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and was undertaken with the financial support of the Government of Canada provided through Global Affairs Canada (GAC)
Posted September 30th 2011
Article for Brandon Sun Small World Column, Monday, October 3rd, 2011, by Zack Gross
Fair trade Gummy Bears? You can’t mean it! Yes, fair trade principles have penetrated the confections industry and I’m about to chow down on my first helping of fair trade certified gummy bears, with a choice of plain or sour! Not only that, but I can now get Belgian chocolate-style seashells, chocolate and chocolate/hazelnut spreads and Coke-like fair trade soft drinks! It must be true, then, that fair trade is a sweet deal!
Of course, it has been documented in this column in the past that Cadbury’s led the charge of confection companies when it adopted fair trade chocolate for one size of its Dairy Milk bars in the summer of 2008 in Britain and Ireland, and then the following summer in Canada, Australia and New Zealand. Today, you can find fair trade Dairy Milk in all sizes and the new Cadbury’s Chocolate Buttons (Oh, so good!) are also fair trade certified.
Sales of fair trade products in the United Kingdom had jumped by 43 percent in 2008 to a value of 700 million pounds and were set to increase by another 200 million thanks to Cadbury’s. Other companies in Britain, like Mars, have gone another route, certifying through the Rainforest Alliance, which has environmental but not the labour guarantees needed for fair trade certification.
While it hasn’t been as easy to get Cadbury’s fair trade products into the US market (Hershey’s controls Cadbury’s US and is not interested), other smaller companies’ chocolate sales increased in sales in 2010 by 19%. Overall, fair trade sales were up 24%. Fair Trade US has said that the increase was due to the 700 mainstream retail companies that have begun to sell ethical and green products. ConfectionaryNews.com explains that increased availability of products such as cocoa have made it possible for companies to depend on reliable amounts of fair trade products.
Kraft Foods, the parent company of Cadbury’s, was excited to announce the arrival of the fair trade certified Dairy Milk Bar in South Africa in June of this year. It is estimated that South Africans will consume 1.5 million of these yummy and politically/environmentally correct bars in their first year of availability. It is remarkable that the Kraft web site itself extols the virtues of fair trade and commits itself to supporting social responsibility. “Fair trade certification makes sure that small-scale farmers, workers and their communities enjoy better working and living conditions through fair prices, good labour practices, community development efforts and environmental sustainability”, it says.
In Australia, chocolate has now overtaken coffee as the biggest fair trade seller. Consumer recognition of the fair trade certification label jumped from 23% to 37% between September 2009 and November 2010, thanks to Cadbury’s, as well as Green & Black’s, Nestle’s Kit Kat and Ben & Jerry’s Ice Cream. These kinds of figures are true for Canada as well. In Manitoba, a survey of 1000 random consumers found that 56% could define fair trade and 37% purchase fair trade products regularly.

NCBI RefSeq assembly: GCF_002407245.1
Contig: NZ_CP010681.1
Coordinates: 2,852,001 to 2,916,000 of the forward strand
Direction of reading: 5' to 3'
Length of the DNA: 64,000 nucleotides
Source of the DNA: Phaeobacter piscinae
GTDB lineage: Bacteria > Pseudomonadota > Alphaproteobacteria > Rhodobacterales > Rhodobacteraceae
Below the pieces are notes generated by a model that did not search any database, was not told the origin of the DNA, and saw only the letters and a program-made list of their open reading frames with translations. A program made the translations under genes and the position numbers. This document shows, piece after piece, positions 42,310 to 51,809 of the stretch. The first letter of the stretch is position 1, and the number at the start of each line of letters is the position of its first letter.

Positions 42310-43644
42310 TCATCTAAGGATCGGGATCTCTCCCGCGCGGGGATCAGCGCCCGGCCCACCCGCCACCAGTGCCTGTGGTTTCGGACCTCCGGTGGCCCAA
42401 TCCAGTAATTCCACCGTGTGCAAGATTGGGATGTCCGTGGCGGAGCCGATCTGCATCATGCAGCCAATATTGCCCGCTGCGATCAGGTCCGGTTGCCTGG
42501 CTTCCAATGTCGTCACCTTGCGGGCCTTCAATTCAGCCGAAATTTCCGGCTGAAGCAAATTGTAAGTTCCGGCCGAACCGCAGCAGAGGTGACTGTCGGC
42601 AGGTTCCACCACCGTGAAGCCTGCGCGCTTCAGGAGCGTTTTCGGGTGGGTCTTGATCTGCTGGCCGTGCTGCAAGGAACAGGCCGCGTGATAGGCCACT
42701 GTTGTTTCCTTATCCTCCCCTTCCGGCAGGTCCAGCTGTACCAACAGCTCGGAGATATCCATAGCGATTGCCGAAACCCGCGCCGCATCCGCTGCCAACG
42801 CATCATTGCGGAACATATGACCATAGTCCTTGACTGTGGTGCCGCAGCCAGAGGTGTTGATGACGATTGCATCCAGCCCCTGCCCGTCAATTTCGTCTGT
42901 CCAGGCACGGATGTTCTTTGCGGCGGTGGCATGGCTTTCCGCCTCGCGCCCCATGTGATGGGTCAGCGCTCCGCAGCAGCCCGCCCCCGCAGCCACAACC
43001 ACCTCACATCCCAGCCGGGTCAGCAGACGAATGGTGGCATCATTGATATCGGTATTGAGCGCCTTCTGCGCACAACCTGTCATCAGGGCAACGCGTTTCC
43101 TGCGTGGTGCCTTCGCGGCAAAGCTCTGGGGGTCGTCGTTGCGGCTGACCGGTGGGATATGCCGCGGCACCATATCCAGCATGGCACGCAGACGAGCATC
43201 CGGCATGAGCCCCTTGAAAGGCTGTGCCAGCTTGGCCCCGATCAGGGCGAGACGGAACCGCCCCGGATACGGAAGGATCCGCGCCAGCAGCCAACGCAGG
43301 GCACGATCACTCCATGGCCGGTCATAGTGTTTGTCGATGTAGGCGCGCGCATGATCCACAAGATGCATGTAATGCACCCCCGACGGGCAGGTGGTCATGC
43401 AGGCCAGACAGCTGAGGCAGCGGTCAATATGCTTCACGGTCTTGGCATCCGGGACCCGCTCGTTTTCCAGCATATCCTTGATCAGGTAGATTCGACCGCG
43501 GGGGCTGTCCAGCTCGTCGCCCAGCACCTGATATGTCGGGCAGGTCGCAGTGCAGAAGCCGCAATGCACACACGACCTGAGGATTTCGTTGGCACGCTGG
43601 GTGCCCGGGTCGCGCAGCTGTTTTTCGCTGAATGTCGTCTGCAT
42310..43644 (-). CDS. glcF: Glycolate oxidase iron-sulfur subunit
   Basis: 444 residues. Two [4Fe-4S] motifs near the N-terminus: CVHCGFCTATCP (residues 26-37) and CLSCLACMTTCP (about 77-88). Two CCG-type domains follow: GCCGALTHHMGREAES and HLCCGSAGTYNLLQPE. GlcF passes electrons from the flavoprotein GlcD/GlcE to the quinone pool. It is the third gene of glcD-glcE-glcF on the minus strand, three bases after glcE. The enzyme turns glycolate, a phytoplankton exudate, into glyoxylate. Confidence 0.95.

The global recession has affected the sales of many products both old and new. Thus, sales of fair trade products have been flatter in the US and non-English speaking European countries, while Britain and its “former colonies” have led the way in increases. While fair trade remains a niche market, EuroMonitor.com predicts that sales will return to 25% annual increases when the recovery arrives.
The small-scale nature of fair trade production and the existence of a consumer group willing to pay a little more for quality, service and social responsibility means that the fair trade market is open to smaller companies who are more able to trace their products’ origins. Thus, opportunities will continue to be available to smaller firms and co-ops in the fair trade market as well as to larger corporations taking the plunge to grab a share of the market or to meet goals as good corporate citizens involved in ethical purchasing.
So, back to the fair trade gummy bears! When you shop for coffee at your local supermarket, you may have noticed that this particular section of the store contains a growing percentage of fair trade options. Along with the ubiquitous cheaper brands, you find Green Bean, Ethical Bean, Best of Seattle organic/fair trade, Salt Spring, Level Ground and more. The same is happening with candy and chocolate, with Cadbury’s, Green & Black’s, Godiva, Dagoba, Endangered Species brand, Divine and others.
Fair trade confections will become a mainstream item, as coffee has become, and will be noticeable when it’s NOT there, rather than when it is. And that’s a sweet deal for sugar and cocoa producers in West Africa and the Caribbean, and for companies that have adopted a supportive approach to fair trade.
Zack Gross works for the Manitoba Council for International Cooperation (MCIC), a coalition of over forty international development organizations active in our province.